Yesterday was the day elementary teachers always asked you to draw a picture of how you spent Thanksgiving.
Now that I’m older, I realize that assignment is as much for the benefit of teachers as it’s just fun for the kids. After a holiday you have to ease back into the routine of school slowly.
When my first grade teacher asked us to draw what we did for Thanksgiving, I’m sure she didn’t expect to see what I drew.
That happened to be the year that my mother’s first cousin, Hazel, and her husband, George, drove down from Oklahoma City to spend Thanksgiving with us.
I don’t remember anything about the day except for the fact that we spent most of the afternoon at the city dump.
You see, Hazel loved antiques and for a while she had a booth at a consignment shop.
So any time they had the opportunity to look for junk that might be somebody else’s treasure in a new place, well, they took advantage of it. Since all the secondhand stores were closed on Thanksgiving Day, the only place we could go was the city dump.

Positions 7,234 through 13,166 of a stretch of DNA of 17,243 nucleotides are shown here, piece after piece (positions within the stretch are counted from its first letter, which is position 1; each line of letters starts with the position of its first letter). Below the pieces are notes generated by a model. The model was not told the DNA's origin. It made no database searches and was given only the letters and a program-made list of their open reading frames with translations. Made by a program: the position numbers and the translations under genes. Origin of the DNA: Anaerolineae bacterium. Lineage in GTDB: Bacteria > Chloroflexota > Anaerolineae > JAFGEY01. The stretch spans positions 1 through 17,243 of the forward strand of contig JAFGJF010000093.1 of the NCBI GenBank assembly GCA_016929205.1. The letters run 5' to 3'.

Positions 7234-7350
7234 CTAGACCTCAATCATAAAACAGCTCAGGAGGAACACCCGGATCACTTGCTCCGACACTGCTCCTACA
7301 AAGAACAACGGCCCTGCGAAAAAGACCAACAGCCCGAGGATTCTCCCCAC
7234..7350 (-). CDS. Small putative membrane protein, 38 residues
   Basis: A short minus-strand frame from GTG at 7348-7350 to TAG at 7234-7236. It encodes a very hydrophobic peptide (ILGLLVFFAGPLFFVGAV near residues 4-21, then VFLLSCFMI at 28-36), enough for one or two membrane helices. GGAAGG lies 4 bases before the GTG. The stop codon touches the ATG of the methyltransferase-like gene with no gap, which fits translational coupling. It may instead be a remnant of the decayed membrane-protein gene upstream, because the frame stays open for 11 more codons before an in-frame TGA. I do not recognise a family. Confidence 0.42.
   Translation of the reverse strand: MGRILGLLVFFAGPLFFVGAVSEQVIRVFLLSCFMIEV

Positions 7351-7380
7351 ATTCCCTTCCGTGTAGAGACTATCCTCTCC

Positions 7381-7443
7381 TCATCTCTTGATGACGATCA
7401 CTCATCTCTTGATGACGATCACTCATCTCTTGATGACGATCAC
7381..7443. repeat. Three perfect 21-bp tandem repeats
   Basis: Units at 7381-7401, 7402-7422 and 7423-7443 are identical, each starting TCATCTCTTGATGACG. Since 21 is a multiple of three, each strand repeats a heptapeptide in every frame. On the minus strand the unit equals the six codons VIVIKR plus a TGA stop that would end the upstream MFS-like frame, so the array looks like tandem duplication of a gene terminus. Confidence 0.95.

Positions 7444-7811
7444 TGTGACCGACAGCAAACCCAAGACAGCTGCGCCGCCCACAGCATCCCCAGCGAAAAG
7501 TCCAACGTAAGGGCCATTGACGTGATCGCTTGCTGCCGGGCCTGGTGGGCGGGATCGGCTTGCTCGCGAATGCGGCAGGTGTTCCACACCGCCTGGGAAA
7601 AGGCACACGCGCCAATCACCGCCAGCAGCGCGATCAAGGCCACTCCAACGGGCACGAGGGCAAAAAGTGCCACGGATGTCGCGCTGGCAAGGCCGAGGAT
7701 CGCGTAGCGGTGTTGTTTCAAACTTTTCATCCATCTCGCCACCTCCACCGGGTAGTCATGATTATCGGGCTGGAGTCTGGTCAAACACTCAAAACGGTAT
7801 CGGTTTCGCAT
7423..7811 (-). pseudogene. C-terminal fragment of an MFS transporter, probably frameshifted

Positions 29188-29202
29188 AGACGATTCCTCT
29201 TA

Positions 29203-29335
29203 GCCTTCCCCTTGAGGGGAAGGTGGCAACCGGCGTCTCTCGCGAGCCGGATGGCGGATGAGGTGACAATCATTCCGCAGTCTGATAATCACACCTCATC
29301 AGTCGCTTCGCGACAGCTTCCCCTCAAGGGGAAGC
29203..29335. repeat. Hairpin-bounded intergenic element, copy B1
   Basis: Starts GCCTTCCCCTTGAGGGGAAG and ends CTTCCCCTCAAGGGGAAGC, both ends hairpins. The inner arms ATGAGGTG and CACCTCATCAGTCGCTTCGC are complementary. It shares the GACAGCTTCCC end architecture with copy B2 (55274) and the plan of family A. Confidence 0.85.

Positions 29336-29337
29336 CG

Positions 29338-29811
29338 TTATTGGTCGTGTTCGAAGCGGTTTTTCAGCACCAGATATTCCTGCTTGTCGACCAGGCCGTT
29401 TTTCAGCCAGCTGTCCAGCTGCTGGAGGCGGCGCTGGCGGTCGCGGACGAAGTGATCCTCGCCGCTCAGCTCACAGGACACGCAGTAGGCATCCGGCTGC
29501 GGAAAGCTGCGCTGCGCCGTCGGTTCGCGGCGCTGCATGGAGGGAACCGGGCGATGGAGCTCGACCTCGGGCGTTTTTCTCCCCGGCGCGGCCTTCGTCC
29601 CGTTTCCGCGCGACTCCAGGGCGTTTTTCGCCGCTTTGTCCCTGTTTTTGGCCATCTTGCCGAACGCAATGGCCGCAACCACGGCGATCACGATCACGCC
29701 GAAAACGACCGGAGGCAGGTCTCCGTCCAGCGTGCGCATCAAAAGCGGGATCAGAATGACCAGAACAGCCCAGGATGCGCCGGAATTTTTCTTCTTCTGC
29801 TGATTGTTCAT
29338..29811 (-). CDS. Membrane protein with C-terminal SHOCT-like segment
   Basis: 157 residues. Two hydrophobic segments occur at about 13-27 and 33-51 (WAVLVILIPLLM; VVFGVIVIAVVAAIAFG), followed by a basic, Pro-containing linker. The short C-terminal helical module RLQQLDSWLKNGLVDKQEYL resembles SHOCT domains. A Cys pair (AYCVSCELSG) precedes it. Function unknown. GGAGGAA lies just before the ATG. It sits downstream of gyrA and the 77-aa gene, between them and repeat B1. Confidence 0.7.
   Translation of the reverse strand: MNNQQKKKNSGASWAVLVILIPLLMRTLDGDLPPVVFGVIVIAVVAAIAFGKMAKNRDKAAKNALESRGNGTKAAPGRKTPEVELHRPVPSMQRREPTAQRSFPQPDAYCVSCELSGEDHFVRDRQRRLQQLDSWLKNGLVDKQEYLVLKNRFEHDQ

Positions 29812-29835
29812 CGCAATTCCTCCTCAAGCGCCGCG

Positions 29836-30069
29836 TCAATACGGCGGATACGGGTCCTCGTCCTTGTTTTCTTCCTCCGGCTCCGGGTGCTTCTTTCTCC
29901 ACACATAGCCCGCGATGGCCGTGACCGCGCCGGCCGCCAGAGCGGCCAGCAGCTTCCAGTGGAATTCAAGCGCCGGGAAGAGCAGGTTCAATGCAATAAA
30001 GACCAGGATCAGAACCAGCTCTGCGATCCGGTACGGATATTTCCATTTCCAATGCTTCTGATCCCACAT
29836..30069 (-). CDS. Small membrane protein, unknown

That’s why I drew a huge brown mound of dirt with stick figure people all around it for my Thanksgiving picture.
My teacher, Mrs. Simons wandered around the room, examining all of our drawings. She stopped at my desk, picked up the paper, and chuckled, “oh my, what a big turkey you had for dinner!”
Of course I corrected her, explaining to her that we had spent the day rummaging through all the junk at the city dump.
I don’t remember how Mrs. Simons responded to that, but that night when I told my mother about the picture and Mrs. Simons’ comment, she was horrified.
Oh well. Norman Rockwell wouldn’t have painted a picture of it, but everybody got along and we had a good time just being together.
That’s all that matters when you’re six. And when you’re 86.
So what would you draw this year?